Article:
In a fireside chat with TK Arun of The Economic Times, Alfred Schipke, India Mission Chief and Assistant Director of Asia and Pacific Department, IMF put forth IMF's views on the Economic Outlook for the world & India. The fireside chat is part of Economictimes.com INDIA INC. BOARDROOM program where industry leaders representing the key financial quarters uncover trends and challenges that will shape the post covid world's key sectors.

    Nationalism
    While the speakers agreed that several things need to be done for the economy, Devashish Mitra, Professor - Economics, Syracuse University, Samiran Chakraborty, MD and Chief Economist, Citi India, Siddharth Tiwari, Chief Representative - Asia and the Pacific, BIS, and Saugata Bhattacharya, Senior VP and Chief Economist, Axis Bank spoke on the question of what is economic nationalism, how long has the concept been around, and how relevant is it today. More importantly, is the Atmanirbhar Bharat programme a form of economic nationalism? Samiran said Aatmanirbhar Bharat is a mixed version, and while on the one hand, it is tactically doing economic protectionism, it keeps the capital account as open as possible. "To compete on the global stage, we need to get our house in order first and that is what we seem to be doing with this scheme." Siddharth also stressed the importance of Free Trade Agreements and Regional Trade Agreements and said they should be fair, and free from political cycles.

    ET India Inc Boardroom: Can economic nationalism coexist with globalisation?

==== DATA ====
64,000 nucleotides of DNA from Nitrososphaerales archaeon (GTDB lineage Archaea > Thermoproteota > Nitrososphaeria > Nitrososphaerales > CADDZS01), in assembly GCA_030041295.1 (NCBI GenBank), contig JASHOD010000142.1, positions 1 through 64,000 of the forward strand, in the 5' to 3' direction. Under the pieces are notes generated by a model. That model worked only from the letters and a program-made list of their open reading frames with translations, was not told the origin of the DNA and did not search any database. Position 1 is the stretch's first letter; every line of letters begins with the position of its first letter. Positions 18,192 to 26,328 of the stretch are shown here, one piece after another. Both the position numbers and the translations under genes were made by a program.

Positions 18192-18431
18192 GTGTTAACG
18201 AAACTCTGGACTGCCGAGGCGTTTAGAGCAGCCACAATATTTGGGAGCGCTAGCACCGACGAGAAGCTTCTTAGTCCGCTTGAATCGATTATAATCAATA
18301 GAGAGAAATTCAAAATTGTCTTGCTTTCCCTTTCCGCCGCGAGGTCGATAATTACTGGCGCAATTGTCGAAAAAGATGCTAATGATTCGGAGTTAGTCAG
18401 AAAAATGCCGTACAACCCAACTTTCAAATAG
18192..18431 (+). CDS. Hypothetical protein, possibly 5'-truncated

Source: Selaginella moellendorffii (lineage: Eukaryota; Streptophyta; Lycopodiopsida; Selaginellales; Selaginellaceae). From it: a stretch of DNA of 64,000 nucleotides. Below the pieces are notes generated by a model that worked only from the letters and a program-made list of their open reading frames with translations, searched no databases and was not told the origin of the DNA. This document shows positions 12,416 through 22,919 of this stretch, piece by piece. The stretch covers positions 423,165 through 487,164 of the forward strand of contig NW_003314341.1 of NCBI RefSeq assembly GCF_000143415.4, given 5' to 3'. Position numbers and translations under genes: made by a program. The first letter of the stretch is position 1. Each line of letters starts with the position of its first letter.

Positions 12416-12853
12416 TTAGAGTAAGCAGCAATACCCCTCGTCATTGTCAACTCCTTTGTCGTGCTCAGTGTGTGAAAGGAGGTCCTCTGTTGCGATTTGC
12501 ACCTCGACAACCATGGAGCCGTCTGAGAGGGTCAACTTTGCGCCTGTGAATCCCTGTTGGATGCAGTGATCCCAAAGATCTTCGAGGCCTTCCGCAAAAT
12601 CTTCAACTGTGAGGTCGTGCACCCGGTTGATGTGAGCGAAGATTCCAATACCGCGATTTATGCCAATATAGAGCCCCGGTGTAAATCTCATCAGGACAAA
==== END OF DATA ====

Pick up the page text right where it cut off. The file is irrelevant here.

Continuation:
Watch the highlights of the panel discussion with Mythili Bhusnurmath on the topic 'Is economic nationalism here to stay?'. The panel discussion is part of Economictimes.com INDIA INC. BOARDROOM program where industry leaders representing the key financial quarters uncover trends and challenges that will shape the key sectors in post covid world.

    Going digital
    The government's digital push – be it in the form of Jan Dhan accounts, or Kissan cards and schemes linked to them – has been a tremendous experience, but there is a lot more to do, said Sanjeev Kaushik, Additional Secretary, Department of Financial Services.

    "Cash is the biggest enemy of digital," said Shalini Warrier, Executive Director, Federal Bank. She added that the important thing to do for the wider adoption of digital technology was to reduce friction and make the use of technology seamless. Also, from a merchants' standpoint, it was imperative to reduce costs. "No one step will get us there. We need to take a series of steps. We need to keep experimenting," she said.

    There are merchants on the one side and customers on the other. Talking about the third pillar of digital payments, Pralay Mondal, President (Retail, SME, Operations & IT), CSB Bank, and Rajeev Ahuja, Executive Director, RBL Bank, both said banks will be forced to become enablers when merchants and consumers ask for technology. While disruptions can force people to go digital, like demonetization and the pandemic did, the challenge is from the mobility standpoint such as a poor WiFi signal or bad mobile network.

    ET India Inc Boardroom: Challenges and solution towards Building Digital Bharat

    Watch the highlights of the panel discussion at ET India Inc Boardroom, where speakers discuss key topics like the rise of digitized payments, increased digital acceptance in tier 3 and 4 cities and challenges and solutions towards creating a Digital Bharat.

    (For front-line insights on Economy, Retail, MSMEs, Manufacturing and Banking & Finance tune in to ET India Inc Boardroom (www.etboardroom.com) from 22-26 February and hear from over 50 industry leaders.)

    Watch all sessions of Day 1 (Economy)


    ( Also read: As the world opens up post pandemic, exit strategies, inflation rule economists' minds)
    ( Originally published on Feb 22, 2021 )
    (This article is generated and published by ET Spotlight team. You can get in touch with them on etspotlight@timesinternet.in)